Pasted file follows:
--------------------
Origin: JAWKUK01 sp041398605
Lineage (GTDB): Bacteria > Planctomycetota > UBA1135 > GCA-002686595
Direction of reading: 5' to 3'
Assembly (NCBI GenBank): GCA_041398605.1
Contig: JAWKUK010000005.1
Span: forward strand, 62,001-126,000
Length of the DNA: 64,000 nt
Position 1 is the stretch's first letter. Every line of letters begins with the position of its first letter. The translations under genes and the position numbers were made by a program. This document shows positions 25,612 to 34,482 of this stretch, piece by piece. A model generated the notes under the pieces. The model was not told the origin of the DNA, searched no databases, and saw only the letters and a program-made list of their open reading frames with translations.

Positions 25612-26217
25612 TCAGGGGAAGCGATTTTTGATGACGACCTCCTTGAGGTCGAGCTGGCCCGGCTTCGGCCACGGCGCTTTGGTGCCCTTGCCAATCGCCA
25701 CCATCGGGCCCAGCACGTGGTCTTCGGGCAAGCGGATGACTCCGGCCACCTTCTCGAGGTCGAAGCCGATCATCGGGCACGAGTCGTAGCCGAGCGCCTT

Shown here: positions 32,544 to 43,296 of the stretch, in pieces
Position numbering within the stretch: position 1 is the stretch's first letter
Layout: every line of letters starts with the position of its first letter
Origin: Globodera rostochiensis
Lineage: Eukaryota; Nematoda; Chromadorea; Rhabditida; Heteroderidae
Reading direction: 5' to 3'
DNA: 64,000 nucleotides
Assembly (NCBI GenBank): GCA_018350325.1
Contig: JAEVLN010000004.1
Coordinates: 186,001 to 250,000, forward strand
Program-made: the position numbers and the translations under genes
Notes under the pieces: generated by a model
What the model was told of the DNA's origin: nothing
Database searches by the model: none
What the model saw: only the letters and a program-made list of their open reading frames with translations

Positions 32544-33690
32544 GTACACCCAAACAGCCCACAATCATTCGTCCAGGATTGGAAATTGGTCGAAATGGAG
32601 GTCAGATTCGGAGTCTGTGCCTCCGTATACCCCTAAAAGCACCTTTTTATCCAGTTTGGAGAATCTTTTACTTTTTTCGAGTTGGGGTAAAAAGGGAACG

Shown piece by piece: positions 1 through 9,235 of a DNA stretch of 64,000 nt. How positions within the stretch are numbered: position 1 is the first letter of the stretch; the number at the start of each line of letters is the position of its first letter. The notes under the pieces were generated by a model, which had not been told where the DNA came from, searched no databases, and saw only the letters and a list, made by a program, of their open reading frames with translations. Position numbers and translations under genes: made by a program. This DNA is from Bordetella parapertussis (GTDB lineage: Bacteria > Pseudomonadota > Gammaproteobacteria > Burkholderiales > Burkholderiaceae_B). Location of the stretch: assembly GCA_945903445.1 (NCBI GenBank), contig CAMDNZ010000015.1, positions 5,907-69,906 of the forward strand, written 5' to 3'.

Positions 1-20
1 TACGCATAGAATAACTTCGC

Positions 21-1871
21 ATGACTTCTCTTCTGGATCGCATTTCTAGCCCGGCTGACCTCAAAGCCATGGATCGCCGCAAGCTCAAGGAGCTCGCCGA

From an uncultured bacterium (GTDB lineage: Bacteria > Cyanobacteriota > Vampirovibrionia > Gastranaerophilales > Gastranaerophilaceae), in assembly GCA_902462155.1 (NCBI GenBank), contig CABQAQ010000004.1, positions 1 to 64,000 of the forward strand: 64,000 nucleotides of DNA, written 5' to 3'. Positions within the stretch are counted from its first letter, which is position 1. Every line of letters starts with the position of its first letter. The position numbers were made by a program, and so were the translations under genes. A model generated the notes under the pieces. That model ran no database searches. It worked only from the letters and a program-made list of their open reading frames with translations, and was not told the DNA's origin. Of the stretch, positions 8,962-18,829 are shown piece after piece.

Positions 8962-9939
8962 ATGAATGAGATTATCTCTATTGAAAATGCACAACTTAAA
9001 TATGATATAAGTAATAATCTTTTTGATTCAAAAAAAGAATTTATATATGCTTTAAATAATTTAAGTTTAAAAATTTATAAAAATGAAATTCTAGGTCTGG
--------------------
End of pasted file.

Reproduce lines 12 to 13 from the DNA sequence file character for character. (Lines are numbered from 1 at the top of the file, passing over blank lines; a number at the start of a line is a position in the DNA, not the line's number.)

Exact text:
Shown here: positions 32,544 to 43,296 of the stretch, in pieces
Position numbering within the stretch: position 1 is the stretch's first letter